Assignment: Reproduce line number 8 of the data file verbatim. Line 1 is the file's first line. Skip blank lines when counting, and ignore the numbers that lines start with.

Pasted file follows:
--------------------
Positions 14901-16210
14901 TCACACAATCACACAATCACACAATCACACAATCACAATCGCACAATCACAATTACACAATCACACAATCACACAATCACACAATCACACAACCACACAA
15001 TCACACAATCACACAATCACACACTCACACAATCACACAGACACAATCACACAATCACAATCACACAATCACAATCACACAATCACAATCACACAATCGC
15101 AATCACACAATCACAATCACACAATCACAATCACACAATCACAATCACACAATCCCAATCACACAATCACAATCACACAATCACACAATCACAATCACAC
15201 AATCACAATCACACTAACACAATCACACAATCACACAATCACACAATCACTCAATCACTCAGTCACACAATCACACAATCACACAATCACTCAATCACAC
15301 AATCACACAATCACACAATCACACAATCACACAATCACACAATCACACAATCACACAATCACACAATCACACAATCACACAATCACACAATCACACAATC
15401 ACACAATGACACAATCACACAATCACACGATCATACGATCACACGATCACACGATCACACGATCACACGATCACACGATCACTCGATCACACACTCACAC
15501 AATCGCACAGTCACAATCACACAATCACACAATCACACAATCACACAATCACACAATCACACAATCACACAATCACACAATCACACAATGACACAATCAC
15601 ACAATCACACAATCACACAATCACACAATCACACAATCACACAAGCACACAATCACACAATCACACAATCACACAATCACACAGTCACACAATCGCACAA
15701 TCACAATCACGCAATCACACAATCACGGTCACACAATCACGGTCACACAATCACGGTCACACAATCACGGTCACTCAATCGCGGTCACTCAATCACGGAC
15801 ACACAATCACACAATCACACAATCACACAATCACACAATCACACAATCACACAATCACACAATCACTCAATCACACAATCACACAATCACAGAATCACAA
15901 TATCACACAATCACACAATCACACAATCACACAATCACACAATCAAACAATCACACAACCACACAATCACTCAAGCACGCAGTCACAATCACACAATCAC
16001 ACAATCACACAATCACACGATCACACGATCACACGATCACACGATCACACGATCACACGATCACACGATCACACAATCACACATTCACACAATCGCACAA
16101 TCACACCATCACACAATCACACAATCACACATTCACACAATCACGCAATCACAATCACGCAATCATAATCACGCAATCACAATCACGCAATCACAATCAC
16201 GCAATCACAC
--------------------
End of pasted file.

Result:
15501 AATCGCACAGTCACAATCACACAATCACACAATCACACAATCACACAATCACACAATCACACAATCACACAATCACACAATCACACAATGACACAATCAC